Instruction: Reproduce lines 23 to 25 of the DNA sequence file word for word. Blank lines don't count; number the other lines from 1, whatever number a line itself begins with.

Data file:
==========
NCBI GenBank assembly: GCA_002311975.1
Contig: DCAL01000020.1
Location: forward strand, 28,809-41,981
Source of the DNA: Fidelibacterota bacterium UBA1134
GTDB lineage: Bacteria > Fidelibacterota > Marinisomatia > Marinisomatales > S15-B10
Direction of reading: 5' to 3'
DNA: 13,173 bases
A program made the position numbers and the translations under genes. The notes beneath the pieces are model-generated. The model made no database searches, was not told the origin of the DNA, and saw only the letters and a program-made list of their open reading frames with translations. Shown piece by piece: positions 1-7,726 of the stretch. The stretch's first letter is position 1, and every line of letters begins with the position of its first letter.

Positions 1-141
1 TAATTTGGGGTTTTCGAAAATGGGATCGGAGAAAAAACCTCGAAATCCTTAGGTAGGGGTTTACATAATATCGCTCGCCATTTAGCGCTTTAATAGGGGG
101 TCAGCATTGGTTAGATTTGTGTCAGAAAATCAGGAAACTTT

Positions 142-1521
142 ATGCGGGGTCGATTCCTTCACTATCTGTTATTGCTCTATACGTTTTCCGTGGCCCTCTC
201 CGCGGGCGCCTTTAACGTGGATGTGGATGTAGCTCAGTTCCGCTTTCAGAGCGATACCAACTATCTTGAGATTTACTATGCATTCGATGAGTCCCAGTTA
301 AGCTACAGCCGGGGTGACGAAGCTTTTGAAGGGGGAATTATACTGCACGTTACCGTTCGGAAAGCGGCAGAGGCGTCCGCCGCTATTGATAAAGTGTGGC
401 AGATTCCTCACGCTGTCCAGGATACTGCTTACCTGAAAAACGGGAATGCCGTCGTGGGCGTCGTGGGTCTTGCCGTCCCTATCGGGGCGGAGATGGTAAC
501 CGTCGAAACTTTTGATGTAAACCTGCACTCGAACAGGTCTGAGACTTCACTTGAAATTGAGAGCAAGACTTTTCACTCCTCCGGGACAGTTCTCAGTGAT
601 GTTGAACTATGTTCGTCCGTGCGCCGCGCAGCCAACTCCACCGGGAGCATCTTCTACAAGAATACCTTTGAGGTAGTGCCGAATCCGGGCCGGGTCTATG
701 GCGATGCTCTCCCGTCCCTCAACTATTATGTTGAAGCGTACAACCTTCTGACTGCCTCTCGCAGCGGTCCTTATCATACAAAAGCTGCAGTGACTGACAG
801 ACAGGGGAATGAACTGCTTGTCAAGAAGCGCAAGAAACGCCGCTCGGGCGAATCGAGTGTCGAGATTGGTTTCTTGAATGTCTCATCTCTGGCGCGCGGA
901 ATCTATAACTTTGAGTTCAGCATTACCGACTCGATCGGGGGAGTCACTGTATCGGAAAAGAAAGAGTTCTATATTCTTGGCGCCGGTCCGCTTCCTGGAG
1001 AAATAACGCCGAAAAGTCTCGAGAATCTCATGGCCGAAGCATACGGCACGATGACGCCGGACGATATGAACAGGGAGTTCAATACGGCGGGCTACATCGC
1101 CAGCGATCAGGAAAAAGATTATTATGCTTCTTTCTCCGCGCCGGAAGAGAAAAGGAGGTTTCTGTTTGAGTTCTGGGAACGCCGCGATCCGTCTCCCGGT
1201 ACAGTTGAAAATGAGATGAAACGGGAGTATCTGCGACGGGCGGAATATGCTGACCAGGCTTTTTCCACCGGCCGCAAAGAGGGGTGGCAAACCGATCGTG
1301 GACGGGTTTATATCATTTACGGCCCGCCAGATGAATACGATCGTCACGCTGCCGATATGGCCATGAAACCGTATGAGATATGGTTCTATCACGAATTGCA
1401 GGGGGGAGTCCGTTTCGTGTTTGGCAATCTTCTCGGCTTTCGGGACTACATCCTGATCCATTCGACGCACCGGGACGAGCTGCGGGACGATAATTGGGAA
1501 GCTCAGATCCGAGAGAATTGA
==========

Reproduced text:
1101 CAGCGATCAGGAAAAAGATTATTATGCTTCTTTCTCCGCGCCGGAAGAGAAAAGGAGGTTTCTGTTTGAGTTCTGGGAACGCCGCGATCCGTCTCCCGGT
1201 ACAGTTGAAAATGAGATGAAACGGGAGTATCTGCGACGGGCGGAATATGCTGACCAGGCTTTTTCCACCGGCCGCAAAGAGGGGTGGCAAACCGATCGTG
1301 GACGGGTTTATATCATTTACGGCCCGCCAGATGAATACGATCGTCACGCTGCCGATATGGCCATGAAACCGTATGAGATATGGTTCTATCACGAATTGCA